A Study done on mice showed that bacteria that are present in the intestine may influence the immune system in the presence of cancer.
There are billions of bacteria in our intestines: their number is greater than the total number of cells in our body. They are essential for the proper functioning of the digestive system, but can also affect the immune system. Scientists have found that changes in the microbiota can slow down the growth of smoking-related tumors in mice. Their results were to be presented during the Digestive Disease Week in Chicago, which was cancelled due to the coronavirus outbreak. According to Eurekalert The study will soon to be published in Gastroenterology magazine.
Mice that smoke
The scientific team tested its hypotheses on 4 groups of mice: one group received a placebo based on saline solution, one group took antibiotics for intestinal sterilization, the third group was exposed to cigarette smoke in the 4 weeks prior to the study, and the last group was given antibiotics and also exposed to cigarette smoke. Each mouse was injected with cancer cells and the “smokers” were exposed to cigarette smoke for two months. Over the weeks, the scientists observed the growth of tumors.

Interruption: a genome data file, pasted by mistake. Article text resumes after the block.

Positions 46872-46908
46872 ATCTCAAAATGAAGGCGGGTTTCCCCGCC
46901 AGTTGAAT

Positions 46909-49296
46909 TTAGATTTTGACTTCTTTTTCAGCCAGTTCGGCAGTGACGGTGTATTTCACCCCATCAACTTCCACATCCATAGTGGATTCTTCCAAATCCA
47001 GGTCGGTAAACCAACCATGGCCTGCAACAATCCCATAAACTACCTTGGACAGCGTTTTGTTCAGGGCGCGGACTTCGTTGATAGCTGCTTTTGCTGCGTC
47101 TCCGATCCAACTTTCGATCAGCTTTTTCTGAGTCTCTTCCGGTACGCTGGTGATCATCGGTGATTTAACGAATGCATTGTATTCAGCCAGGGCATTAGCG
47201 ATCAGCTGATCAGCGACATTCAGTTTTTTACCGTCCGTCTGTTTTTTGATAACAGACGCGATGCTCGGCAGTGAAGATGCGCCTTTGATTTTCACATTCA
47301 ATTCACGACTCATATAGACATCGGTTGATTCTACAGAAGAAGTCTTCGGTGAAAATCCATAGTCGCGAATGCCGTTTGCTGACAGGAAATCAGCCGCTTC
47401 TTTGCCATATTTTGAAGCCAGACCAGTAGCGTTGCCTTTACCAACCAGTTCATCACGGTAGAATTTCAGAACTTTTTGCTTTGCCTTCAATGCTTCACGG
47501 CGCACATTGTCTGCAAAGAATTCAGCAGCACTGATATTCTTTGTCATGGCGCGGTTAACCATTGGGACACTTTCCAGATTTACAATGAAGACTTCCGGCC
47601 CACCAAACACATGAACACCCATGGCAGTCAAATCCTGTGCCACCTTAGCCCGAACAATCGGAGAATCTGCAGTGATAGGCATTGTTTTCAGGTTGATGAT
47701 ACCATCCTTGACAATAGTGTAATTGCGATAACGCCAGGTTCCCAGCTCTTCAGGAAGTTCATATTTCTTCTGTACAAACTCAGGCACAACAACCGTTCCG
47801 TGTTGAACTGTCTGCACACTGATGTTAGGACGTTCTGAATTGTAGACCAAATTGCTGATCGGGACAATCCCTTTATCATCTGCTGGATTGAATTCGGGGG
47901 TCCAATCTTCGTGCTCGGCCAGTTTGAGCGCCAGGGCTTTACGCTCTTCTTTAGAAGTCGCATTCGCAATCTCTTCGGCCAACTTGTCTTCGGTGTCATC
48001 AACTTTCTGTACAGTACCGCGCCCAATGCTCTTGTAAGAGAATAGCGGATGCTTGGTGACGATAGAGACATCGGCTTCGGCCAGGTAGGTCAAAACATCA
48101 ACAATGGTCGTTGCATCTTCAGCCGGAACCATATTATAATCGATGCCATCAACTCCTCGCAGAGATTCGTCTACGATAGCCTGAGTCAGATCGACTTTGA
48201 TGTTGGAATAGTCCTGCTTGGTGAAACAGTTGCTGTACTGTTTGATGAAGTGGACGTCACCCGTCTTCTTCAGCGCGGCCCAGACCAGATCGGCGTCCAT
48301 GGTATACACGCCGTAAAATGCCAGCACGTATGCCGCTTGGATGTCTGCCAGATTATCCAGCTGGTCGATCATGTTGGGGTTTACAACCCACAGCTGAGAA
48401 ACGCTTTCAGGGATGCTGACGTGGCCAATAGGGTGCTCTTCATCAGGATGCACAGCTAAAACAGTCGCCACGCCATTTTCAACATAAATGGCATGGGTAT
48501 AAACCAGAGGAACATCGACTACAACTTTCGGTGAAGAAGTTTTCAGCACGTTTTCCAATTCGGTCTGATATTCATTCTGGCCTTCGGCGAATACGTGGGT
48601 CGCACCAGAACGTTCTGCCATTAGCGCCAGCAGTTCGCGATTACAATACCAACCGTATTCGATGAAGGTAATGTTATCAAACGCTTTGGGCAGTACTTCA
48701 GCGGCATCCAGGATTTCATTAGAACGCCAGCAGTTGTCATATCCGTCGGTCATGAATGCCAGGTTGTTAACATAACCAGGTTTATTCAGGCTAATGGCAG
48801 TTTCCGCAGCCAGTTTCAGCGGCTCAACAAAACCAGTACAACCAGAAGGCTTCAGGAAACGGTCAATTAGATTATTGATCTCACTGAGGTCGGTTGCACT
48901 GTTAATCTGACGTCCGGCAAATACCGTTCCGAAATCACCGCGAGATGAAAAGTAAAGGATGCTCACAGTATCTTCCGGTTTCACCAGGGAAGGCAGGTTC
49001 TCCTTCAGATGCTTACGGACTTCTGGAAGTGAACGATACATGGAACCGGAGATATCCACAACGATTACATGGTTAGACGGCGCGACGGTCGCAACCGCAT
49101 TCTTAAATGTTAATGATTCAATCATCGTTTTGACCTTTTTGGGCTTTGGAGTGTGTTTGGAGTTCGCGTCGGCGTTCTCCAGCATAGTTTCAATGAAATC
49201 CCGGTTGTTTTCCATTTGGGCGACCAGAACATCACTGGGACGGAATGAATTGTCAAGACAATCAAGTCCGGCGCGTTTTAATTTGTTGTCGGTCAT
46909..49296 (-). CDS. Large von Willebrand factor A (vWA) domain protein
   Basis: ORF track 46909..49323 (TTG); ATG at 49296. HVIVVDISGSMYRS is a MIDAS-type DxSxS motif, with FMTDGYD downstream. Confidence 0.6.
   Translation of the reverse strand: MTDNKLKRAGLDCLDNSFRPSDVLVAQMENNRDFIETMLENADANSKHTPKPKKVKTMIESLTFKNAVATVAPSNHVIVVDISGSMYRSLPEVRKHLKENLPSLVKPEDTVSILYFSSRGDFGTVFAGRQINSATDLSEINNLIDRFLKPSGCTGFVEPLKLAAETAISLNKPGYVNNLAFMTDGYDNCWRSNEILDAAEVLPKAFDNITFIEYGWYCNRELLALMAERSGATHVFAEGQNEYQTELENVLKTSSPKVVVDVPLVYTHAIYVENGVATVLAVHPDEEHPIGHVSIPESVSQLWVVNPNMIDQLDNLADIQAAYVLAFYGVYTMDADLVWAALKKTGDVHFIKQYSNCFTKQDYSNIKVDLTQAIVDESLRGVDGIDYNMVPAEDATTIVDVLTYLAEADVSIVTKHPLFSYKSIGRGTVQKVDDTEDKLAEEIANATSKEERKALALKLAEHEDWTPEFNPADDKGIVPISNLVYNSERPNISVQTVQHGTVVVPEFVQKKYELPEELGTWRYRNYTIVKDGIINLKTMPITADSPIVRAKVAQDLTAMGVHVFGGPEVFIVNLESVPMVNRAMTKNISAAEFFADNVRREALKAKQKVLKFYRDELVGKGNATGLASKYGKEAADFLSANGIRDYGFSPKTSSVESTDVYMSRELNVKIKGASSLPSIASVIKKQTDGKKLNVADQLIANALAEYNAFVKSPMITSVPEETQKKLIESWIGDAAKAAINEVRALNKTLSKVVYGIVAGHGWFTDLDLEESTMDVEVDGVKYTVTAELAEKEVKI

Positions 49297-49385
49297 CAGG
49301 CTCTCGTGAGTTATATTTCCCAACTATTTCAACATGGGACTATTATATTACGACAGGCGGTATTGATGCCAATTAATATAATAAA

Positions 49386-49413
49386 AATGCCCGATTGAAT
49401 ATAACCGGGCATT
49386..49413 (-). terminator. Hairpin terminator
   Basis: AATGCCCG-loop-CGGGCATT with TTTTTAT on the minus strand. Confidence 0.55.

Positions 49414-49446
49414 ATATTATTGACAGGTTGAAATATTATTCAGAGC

Their first finding was that cigarette smoking causes tumor growth regardless of the type of cancer (colon, pancreas or bladder), except in mice that took antibiotics. In these mice, tumors grew as slowly as in the best protected mice, i.e. those who took antibiotics without being exposed to tobacco.
Relationship between the immune system, intestinal microbiota and cancer
The second experiment was performed on mice whose immune system was genetically modified. Changes in the microbiota did not inhibit the growth of cancer under the influence of tobacco. According to the scientists, this means that interactions between the microbiota and the immune system have an influence on tumor development.
“If the same compound is found in human studies, a treatment that is able to alter the intestinal microbiota may improve cancer treatment in smokers. – says Prateek Sharma, one of the lead authors of the study. Further research will aim to identify the “bad bacteria” behind the links between cancer, microorganisms and the immune system. It can then be eliminated with antibiotics or by transplanting other bacteria with probiotics or by fecal transplantation.